Rated 5 out of 5 by from Fascinating presentations! We have watched Prof Barnhart during the COVID stay-at-home time, and we enjoyed every session. The information was up to date. We visited Chaco about 13 years ago and much in this course was not presented. The advent of DNA science has truly expanded the archeological information I had studied.
Date published: 2020-06-08
Rated 5 out of 5 by from Edwin Barnhart is great lecturer. I haven't watched this one yet but based on his other purses that I have seen i can say I know it will be good.
Date published: 2020-06-05
Rated 5 out of 5 by from Very interesting The material covered is systematic and clearly explained. The lecturer occasionally gets tripped up by the teleprompter, but he is very enthusiastic and knowledgeable. This course covers a broad geographic range, so it is to be expected that the lecturer does not always pronounce everything with perfect accuracy. He occasionally offers his opinions about currently speculative material and his perspective is reasonably given. Could have probably covered Canada to a greater extent, but the Archaic lectures and the Algonquian and Iroquoian lectures cover some of that territory.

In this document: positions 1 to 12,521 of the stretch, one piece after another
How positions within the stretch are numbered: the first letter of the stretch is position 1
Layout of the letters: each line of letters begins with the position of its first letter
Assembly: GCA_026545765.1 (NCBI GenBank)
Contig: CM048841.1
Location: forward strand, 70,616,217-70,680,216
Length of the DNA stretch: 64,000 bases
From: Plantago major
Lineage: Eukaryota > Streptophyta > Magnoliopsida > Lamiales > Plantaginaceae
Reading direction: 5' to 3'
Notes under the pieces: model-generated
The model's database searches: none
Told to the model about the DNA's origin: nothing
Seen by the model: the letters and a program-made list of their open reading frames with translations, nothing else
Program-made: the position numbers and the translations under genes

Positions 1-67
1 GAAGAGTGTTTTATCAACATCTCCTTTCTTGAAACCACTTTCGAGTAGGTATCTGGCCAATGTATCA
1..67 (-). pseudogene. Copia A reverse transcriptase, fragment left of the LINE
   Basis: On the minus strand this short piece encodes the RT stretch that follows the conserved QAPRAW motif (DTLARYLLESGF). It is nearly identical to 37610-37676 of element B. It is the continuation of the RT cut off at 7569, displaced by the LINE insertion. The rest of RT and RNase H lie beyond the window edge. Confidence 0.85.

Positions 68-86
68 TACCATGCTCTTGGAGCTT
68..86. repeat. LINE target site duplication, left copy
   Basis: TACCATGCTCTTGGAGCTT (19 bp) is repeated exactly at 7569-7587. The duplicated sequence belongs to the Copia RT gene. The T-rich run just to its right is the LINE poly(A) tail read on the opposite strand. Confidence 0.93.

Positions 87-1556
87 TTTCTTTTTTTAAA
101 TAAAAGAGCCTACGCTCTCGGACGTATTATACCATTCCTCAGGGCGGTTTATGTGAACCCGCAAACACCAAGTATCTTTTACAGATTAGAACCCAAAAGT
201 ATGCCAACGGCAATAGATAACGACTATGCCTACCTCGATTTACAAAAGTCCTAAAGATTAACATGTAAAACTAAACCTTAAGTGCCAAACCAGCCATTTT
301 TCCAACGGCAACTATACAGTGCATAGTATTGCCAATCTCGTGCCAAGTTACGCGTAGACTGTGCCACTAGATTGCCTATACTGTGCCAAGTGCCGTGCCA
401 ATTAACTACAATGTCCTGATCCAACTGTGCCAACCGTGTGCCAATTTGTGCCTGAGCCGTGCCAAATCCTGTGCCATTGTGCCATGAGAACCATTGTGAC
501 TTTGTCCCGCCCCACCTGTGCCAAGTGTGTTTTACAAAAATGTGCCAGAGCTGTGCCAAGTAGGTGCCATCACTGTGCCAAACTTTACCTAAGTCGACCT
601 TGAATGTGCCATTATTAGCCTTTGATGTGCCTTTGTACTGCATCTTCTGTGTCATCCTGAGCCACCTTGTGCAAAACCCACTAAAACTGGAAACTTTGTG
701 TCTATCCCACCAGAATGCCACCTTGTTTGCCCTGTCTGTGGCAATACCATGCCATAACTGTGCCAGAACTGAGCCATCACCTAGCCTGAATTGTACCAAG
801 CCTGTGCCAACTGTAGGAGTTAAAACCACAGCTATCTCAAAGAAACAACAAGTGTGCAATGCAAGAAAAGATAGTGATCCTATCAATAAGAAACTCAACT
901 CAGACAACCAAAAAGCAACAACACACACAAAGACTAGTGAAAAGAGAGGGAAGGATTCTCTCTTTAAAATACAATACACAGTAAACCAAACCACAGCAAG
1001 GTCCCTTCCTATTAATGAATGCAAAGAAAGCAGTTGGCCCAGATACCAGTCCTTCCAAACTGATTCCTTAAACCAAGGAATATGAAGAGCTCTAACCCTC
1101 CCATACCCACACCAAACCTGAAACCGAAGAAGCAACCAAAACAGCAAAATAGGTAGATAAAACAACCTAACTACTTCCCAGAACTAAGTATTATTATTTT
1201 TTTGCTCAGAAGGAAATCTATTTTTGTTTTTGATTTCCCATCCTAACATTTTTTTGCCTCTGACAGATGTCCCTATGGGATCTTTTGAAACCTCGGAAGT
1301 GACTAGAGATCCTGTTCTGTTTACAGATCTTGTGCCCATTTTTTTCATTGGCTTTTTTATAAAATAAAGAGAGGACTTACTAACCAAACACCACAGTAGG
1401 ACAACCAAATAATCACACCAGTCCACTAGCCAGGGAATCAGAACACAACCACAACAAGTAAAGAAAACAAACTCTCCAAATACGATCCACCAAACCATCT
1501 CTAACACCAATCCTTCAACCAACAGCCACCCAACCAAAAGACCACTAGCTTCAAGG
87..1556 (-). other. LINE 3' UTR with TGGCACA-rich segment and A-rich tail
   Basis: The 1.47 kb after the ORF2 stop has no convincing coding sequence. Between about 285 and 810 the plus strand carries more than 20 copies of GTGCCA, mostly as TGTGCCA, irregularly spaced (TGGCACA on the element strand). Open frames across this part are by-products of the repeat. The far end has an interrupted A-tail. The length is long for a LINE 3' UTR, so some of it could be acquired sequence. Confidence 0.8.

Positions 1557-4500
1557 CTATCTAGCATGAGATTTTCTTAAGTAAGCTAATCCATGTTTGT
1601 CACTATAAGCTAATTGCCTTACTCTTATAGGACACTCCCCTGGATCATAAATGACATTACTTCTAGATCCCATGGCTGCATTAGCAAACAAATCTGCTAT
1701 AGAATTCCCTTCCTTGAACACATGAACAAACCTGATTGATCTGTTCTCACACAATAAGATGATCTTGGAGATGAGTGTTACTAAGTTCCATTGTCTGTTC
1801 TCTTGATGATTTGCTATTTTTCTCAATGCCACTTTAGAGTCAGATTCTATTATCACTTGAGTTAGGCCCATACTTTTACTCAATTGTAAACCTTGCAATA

Date published: 2020-06-01
Rated 5 out of 5 by from A Most Interesting Course My wife and I enjoyed this course from the first lecture all the way to the last. The lectures were very interesting. I learned so much about ancient civilizations of our continent that I had never heard before. It gave me great appreciation for the complexity and ingenuity of these fascinating peoples. We have planned a trip to visit many of the sites mentioned in the course. We look forward to learning more about these specific sites and people who created them.
Date published: 2020-05-29